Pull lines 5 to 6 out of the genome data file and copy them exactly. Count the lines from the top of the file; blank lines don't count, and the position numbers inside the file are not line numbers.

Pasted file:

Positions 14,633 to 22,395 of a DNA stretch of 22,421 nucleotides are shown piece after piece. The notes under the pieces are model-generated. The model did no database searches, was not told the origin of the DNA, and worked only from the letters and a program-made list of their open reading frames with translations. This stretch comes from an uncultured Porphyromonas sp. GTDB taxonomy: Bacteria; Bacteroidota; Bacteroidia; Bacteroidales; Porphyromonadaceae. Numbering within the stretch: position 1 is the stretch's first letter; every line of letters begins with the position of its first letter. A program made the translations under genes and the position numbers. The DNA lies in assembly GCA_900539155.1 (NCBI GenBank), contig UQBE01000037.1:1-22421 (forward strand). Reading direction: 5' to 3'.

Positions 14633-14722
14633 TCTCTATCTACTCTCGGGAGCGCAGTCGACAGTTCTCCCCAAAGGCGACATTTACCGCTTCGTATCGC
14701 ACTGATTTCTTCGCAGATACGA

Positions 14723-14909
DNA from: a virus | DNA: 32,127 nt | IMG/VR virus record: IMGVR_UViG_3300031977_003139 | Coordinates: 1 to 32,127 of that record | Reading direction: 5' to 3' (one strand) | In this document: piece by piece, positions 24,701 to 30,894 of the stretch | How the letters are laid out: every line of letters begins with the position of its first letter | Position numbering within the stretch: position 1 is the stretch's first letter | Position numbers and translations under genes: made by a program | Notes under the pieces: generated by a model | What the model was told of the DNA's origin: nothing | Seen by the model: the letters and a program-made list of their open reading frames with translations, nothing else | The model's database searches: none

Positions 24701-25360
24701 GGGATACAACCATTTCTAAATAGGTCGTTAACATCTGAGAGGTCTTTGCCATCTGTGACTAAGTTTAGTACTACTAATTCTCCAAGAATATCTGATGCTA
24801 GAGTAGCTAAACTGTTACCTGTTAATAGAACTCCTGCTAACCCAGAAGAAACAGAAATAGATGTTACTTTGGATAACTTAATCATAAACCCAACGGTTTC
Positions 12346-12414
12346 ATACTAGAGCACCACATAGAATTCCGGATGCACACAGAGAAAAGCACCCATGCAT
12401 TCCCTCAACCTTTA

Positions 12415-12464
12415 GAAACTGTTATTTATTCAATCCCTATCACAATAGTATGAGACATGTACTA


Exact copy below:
Positions 14723-14909
DNA from: a virus | DNA: 32,127 nt | IMG/VR virus record: IMGVR_UViG_3300031977_003139 | Coordinates: 1 to 32,127 of that record | Reading direction: 5' to 3' (one strand) | In this document: piece by piece, positions 24,701 to 30,894 of the stretch | How the letters are laid out: every line of letters begins with the position of its first letter | Position numbering within the stretch: position 1 is the stretch's first letter | Position numbers and translations under genes: made by a program | Notes under the pieces: generated by a model | What the model was told of the DNA's origin: nothing | Seen by the model: the letters and a program-made list of their open reading frames with translations, nothing else | The model's database searches: none